The Williamson Name


The Table of Content







Family Research:














Available Help:







The name William is derived from the Norman form of an Old French personal name composed of the Germanic elements wil, will and helm, helmet (i.e., Wilhelm). The personal name William was introduced into England at the time of the Conquest of 1066, and within a very short time it became the most popular given name in England, mainly no doubt in honor of the "Conqueror" himself.

The surname William was first recorded in the 1279, "Hundred Rolls of Oxfordshire," with one Richard William. The  patronymic* version Williamson, was first recorded in the mid 14th Century by an ancient Scottish tribe called the Straclyde Britons.   An interesting name bearer was Alexander Williamson (1829 - 1890), a missionary, who was ordained at Glasgow in 1855, and worked under the London Missionary Society in China from 1855 - 1858; he was an agent in China to the National Bible Society of Scotland from 1863 - 1890.

A Coat of Arms granted to a Williamson family in Lancaster is a gold shield, a chevron engrailed between three trefoils slipped black, the Crest being a demi eagle displayed gold, holding in the beak a trefoil slipped black. The motto "Murus aeneus conscientia sana", translates as "A sound conscience is a wall of brass".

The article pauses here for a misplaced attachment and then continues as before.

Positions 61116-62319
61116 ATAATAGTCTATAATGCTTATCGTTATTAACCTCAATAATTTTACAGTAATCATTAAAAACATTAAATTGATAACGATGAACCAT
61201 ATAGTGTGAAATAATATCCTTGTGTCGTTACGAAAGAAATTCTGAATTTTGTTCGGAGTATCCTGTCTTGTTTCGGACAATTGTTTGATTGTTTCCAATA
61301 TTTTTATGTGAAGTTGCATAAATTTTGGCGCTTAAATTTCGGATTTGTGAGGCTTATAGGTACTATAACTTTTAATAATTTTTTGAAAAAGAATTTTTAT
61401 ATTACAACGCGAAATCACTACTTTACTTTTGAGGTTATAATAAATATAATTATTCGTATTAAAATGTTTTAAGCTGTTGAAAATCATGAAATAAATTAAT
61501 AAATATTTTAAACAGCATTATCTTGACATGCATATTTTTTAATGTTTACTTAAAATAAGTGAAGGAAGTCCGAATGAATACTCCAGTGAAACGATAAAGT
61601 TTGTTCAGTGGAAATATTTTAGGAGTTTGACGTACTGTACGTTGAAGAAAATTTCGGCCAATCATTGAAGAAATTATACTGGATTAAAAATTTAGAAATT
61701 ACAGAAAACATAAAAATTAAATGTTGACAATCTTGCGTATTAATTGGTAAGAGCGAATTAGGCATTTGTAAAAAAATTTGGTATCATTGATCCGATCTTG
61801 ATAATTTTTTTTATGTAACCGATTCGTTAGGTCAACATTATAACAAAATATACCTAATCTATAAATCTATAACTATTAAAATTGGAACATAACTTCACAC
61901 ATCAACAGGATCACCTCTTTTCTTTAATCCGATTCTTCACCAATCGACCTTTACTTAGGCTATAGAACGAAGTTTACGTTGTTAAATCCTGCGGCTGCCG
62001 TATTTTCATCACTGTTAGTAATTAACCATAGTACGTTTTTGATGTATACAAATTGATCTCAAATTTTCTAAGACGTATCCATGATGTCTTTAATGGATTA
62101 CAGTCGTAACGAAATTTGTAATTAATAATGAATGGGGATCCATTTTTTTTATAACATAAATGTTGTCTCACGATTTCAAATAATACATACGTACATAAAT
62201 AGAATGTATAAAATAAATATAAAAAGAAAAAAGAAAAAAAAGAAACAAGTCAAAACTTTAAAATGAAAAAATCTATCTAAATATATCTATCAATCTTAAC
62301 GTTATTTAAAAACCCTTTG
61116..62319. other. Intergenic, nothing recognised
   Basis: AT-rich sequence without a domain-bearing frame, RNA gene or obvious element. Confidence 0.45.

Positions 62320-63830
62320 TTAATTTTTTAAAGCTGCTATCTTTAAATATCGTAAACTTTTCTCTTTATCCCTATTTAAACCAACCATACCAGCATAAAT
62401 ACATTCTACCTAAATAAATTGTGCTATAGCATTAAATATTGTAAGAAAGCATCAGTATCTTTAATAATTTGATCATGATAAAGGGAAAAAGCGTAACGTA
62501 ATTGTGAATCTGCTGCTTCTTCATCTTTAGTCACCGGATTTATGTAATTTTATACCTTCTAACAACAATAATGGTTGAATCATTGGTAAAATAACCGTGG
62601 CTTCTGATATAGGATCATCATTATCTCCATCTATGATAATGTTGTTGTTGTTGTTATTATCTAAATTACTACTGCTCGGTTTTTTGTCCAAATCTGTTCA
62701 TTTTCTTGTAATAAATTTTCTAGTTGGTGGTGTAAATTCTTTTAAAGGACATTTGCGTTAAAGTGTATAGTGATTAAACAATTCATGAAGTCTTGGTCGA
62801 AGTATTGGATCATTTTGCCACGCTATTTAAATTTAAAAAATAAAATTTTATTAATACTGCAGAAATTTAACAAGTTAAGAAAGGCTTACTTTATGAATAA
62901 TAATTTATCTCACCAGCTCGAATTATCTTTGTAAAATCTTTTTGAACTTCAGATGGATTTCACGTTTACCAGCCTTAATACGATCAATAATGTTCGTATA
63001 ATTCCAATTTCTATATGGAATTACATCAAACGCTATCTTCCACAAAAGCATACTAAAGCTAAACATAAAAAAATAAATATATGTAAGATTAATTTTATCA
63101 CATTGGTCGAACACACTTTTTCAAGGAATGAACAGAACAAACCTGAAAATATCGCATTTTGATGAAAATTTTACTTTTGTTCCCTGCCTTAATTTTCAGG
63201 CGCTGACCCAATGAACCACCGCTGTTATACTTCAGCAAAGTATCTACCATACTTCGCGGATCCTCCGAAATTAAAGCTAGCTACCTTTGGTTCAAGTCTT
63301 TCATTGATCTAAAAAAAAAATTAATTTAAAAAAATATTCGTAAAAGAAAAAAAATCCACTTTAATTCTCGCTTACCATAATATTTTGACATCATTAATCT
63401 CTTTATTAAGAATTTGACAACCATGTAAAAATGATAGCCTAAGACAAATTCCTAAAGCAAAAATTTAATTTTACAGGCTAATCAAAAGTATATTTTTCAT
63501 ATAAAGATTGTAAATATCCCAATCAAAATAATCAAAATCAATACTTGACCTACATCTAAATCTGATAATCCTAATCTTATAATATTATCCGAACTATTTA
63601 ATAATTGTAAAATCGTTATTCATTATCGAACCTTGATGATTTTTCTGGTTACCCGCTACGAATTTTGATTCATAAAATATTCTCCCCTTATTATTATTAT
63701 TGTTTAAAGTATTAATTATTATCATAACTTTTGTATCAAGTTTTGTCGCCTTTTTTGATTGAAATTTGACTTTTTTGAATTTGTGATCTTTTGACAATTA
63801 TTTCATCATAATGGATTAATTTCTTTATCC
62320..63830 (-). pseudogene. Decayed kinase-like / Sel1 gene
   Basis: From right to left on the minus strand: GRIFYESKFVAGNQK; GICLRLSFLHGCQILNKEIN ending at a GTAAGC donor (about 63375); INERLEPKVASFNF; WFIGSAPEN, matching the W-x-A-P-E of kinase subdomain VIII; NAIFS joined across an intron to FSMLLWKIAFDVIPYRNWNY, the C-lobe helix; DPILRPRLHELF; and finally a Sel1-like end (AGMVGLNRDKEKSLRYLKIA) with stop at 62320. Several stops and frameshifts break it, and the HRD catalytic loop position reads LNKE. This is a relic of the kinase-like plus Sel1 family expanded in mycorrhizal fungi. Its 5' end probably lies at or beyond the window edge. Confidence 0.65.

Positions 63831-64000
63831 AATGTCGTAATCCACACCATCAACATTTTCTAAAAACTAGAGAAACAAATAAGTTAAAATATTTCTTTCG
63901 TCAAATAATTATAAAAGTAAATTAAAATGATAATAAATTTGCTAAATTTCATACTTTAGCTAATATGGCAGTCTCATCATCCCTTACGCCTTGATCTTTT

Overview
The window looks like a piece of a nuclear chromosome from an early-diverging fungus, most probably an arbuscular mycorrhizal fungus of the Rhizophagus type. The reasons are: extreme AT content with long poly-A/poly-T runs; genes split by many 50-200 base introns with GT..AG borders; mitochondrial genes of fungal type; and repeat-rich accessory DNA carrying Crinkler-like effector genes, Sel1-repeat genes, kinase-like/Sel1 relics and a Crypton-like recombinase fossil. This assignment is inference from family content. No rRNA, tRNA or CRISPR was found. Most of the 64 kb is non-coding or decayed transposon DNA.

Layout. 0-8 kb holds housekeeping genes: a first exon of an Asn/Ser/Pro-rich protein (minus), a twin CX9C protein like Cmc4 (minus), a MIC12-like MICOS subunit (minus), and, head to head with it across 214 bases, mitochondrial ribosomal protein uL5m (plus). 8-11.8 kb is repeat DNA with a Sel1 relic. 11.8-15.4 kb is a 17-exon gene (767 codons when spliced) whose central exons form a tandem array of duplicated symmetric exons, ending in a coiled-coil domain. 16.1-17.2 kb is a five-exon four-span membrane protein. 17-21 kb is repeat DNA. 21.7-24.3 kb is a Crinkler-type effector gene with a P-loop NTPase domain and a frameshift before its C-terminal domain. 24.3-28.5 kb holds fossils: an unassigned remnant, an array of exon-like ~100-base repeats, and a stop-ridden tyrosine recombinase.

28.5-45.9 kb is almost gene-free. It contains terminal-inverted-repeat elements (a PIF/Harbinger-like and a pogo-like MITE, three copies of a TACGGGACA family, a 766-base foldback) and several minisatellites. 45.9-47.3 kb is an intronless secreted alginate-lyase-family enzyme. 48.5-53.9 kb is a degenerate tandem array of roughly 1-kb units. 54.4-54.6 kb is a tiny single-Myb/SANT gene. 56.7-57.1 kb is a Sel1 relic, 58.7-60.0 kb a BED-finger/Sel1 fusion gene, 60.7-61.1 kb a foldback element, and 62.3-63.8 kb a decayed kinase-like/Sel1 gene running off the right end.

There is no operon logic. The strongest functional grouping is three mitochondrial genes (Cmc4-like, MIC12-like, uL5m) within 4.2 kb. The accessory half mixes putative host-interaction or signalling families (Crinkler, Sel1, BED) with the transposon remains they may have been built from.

The first recorded spelling of the family name is shown to be that of Arnald Williamssone, which was dated 1360, in the "Court Rolls of the Borough of Colchester", during the reign of King Edward III, known as "The Father of the Navy", 1327 - 1377.

Surnames became necessary when governments introduced personal taxation. In England this was known as Poll Tax.

Throughout the centuries, surnames in every country have continued to develop often leading to astonishing variants of the original spelling.

Rankings for Williamson:
Scotland has 70 out of every 100
England and Wales has 169 out of every 500
United States has 213 out of every 88,799


* Most cultures also started to use the father's name to separate two individuals to avoid confusion about who a person with a certain given name really was. A second name was added that derived from that of the person's father or paternal ancestor, usually by the addition of a suffix meaning "son" or "daughter". 



       



Copyright 2010 ourfondmemories.com